As farmland becomes more expensive and rental returns from leasing increase, farm leasing is becoming more attractive and prevalent.
Farm owners looking to retire or work less now see leasing as a viable alternative to sale. Leasing provides a fixed income and protection against the inevitable fluctuations in return in the farming sector. The farm is retained and the farm owner reaps the benefit of the capital gain during the term of the lease. Likewise, younger farmers or those needing run-off land see leasing as an opportunity to build an asset base without the capital needs of ownership. It allows the tenant to increase productivity over a fixed term with flexibility as to size and location.
For the land owner, leasing is a major decision and requires clear boundaries to be set. The decision to give another possession of your farm and allowing them to farm it their way is not an easy one to make. It necessitates a loss of possession and control which is often tough to come to terms with. This is especially so if the land owner is to continue living on the farm as the tenant’s use and care of the farm will be within easy oversight.
The relationship between the land owner and tenant is governed by the lease. When it comes to documentation it is critical that all issues are out in the open and discussed. The lease is a binding document so it is very important to get it right the first time. Once the lease is signed, there is no going back.
There is no such thing as a ‘standard’ farm lease. Although some specifics such as term, area, and rental must be addressed, other terms are optional and need be agreed between the parties.
The land owner may want to restrict the use of the land to certain farming activities. Allowing the land to be used for ‘pastoral farming’ allows for very wide use. For example, does this allow the tenant to keep pigs on the property, or use the property for dairy grazing or bull fattening?
If the use of the property will place greater demands on the fertility, pasture or state of the property at the expiry date, then this needs to be considered at the outset.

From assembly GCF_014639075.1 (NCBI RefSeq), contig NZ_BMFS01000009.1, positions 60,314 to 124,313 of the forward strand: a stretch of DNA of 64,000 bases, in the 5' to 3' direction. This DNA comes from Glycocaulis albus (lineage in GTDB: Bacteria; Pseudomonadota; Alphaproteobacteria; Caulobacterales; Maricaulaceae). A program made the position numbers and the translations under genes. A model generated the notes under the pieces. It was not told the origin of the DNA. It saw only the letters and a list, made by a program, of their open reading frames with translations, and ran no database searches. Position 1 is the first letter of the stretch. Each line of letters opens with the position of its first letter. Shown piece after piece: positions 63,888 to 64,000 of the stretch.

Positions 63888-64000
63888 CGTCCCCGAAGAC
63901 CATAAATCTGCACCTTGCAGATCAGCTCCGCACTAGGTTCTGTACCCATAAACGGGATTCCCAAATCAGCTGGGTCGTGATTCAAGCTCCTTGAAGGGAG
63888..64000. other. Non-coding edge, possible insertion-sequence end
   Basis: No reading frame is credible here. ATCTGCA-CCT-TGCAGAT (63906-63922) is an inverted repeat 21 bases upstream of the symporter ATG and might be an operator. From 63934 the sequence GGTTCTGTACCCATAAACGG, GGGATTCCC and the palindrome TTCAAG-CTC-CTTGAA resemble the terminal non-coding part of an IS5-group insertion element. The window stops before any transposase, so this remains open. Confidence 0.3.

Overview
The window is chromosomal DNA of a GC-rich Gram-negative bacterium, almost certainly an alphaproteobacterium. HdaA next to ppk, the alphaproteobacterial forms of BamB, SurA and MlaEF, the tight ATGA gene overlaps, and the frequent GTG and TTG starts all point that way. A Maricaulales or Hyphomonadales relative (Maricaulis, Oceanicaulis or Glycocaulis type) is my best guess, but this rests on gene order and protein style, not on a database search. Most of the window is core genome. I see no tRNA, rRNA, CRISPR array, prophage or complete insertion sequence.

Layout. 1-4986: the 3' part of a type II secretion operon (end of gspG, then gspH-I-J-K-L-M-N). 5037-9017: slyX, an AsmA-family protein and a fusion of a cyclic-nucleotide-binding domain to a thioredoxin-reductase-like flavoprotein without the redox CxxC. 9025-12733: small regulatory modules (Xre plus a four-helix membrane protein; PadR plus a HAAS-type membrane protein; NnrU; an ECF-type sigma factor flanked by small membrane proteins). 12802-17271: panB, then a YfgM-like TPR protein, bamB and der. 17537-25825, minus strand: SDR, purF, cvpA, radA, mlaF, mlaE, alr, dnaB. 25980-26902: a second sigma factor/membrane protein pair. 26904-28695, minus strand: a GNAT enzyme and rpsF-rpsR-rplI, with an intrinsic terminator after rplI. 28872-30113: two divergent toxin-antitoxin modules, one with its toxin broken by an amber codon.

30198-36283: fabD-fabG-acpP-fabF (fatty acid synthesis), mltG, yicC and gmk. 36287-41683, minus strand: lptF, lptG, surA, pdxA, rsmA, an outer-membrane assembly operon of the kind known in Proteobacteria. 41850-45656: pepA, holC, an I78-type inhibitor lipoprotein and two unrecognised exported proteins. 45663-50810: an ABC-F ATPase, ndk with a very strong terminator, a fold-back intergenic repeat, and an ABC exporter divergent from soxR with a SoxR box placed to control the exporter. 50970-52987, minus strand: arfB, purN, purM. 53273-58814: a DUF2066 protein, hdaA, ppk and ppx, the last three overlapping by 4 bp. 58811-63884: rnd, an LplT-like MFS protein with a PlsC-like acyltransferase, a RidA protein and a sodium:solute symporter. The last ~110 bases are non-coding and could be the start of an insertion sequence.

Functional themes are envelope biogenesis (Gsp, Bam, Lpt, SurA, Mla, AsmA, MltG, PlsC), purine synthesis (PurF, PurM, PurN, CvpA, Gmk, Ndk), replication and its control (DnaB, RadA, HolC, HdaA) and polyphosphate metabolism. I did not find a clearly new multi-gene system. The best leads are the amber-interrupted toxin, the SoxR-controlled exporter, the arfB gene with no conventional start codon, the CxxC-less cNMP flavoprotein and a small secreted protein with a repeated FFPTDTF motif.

In addition to the general position that the tenant pays the land owner’s cost of insurance relating to the property, the land owner needs to ensure that appropriate public liability insurance and cover under the Forest and Rural Fires Act is obtained relative to the permitted use.
This can often be a difficult issue as the distinction between what is maintenance and improvement (a capital expense) is important. The lease needs to clearly specify where the obligations lie. For longer term leases, often items of capital expenditure are agreed to at the negotiation stage and form part of the lease.
The maintenance obligations need to reflect the type of property subject to the lease. For example, if irrigation systems form part of the lease, who is responsible for maintenance?
What are the land owner’s requirements? The fertiliser requirements should be set relative to the tenant’s use of the property. For example, the fertiliser requirements will be greater where the property is used purely for a run-off block.
The land owner should have the ability to monitor that the fertiliser requirements are being adhered to, such as obtaining copies of invoices for fertiliser applied. Again, for longer term leases, consideration should be given to soil testing before the tenant takes possession. The results of the soil testing can then be used as the base fertility levels at the expiry of the lease.
Are there any specific limitations as to cropping that the land owner may require? In general, the land owner will require any cropped areas to be in permanent pasture at the expiry of the lease. In addition, what level of grass cover does the land owner require at the expiry of the lease?
The land owner will generally require their consent to be given before the lease is assigned or part of the property is sublet. In some circumstances, the land owner may want to specify that there is to be no assignment or subletting.
If improvements are to be made to the property, for example building new cattle yards, who will own those improvements if the lease is terminated or on expiry of the lease? If they are to be purchased by the land owner, how is their value to be determined?
When and how are rent reviews to take place? The lease needs a clear mechanism to establish the new rental in order to remove any argument as to whether the correct basis has been used for establishing the new rental. More often than not this is an area where conflict develops, which can often escalate to involve matters outside the terms of the rent review. A clear rent review mechanism is a means of removing the possibility of conflict and maintaining a good relationship between land owner and tenant.
Where the tenant is to have the benefit and use of the land owner’s consent/s, then the responsibility and liability in relating to adherence to the terms of the consent/s needs to be considered. If the terms of the consent/s are breached, who is responsible for the resulting claims or losses incurred?
The land owner needs to fully consider their future use of the property before possession is given, that is, does the land owner want to retain certain access rights for hunting, duck shooting, storage etc. If the lease contains a right for the tenant to purchase the property during the term or at expiry, has the land owner considered whether they wish to subdivide the homestead from the farm before sale? Careful consideration of all issues as they may affect present and future use of the property need to be addressed and documented.